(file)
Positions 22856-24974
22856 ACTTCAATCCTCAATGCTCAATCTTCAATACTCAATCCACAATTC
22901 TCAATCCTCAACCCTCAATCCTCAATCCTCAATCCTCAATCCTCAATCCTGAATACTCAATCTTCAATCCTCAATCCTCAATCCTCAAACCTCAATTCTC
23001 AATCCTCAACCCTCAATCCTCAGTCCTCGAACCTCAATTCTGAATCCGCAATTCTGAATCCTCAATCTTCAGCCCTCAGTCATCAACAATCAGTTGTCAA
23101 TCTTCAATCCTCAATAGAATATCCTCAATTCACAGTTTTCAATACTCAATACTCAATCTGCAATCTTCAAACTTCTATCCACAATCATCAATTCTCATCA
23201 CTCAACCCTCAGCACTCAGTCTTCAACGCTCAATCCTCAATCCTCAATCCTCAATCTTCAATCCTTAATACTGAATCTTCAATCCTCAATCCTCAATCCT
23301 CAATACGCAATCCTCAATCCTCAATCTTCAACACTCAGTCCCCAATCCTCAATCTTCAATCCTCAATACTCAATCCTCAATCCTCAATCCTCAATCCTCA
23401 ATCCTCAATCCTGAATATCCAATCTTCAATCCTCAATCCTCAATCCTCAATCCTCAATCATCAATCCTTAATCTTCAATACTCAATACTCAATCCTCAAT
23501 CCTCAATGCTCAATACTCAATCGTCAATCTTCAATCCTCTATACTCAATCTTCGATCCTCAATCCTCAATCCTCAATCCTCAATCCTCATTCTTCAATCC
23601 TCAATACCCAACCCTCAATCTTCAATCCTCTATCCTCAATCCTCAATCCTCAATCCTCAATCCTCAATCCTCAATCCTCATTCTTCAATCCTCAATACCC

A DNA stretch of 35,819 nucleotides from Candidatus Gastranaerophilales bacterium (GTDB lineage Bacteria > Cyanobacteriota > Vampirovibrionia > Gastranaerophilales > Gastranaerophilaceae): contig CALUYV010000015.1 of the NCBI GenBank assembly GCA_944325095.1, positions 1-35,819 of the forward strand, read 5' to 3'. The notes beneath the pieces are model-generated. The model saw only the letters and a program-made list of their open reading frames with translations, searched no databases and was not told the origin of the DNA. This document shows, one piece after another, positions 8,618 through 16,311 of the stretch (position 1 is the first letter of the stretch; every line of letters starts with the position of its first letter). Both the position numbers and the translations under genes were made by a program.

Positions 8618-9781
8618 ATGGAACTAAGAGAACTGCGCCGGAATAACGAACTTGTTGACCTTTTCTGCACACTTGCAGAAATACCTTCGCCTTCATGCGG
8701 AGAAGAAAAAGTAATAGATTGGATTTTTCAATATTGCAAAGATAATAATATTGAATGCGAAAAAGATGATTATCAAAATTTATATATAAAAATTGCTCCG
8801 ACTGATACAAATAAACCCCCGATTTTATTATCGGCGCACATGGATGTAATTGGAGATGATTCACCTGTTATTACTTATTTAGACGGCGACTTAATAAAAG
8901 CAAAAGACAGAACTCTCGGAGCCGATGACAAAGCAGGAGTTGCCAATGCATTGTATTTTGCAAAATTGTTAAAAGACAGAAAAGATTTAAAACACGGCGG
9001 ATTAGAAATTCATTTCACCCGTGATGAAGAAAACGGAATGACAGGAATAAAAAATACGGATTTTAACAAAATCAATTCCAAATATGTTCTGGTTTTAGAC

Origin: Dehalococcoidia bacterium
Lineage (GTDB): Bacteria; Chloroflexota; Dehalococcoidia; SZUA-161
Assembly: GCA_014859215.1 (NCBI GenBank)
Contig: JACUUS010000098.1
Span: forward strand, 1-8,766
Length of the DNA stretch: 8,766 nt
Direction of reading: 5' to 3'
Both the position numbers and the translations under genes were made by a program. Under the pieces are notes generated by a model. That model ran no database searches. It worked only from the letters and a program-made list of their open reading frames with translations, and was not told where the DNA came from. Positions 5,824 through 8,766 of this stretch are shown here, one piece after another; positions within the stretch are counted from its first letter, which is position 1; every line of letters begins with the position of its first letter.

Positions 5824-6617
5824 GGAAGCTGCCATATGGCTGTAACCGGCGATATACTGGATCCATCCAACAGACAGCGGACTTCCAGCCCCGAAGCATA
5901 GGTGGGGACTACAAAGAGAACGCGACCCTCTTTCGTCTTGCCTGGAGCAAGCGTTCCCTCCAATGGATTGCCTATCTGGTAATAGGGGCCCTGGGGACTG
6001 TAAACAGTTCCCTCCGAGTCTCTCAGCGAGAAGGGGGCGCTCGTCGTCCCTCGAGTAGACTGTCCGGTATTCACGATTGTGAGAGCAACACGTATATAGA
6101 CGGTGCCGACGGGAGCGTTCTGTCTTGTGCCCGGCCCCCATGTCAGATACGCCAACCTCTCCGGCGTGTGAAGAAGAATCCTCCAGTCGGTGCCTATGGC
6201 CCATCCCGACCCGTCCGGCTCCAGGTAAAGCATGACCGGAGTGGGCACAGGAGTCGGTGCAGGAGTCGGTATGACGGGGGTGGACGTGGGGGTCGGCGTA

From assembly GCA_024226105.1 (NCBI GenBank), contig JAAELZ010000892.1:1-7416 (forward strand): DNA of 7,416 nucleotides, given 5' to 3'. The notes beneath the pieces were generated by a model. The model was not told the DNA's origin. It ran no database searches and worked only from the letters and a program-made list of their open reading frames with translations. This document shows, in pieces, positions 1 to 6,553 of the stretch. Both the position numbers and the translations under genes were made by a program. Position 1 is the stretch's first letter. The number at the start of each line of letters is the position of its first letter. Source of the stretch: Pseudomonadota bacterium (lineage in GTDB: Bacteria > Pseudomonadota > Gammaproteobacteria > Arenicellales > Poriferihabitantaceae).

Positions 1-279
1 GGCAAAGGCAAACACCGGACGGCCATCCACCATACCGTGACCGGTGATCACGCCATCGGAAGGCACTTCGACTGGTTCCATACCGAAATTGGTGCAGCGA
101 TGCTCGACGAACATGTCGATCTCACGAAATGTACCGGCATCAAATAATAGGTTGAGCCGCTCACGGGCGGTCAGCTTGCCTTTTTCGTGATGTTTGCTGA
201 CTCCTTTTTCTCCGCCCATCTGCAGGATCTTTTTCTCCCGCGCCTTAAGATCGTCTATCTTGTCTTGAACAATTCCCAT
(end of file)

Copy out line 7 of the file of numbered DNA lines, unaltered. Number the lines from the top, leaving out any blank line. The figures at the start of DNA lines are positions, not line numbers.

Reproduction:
23301 CAATACGCAATCCTCAATCCTCAATCTTCAACACTCAGTCCCCAATCCTCAATCTTCAATCCTCAATACTCAATCCTCAATCCTCAATCCTCAATCCTCA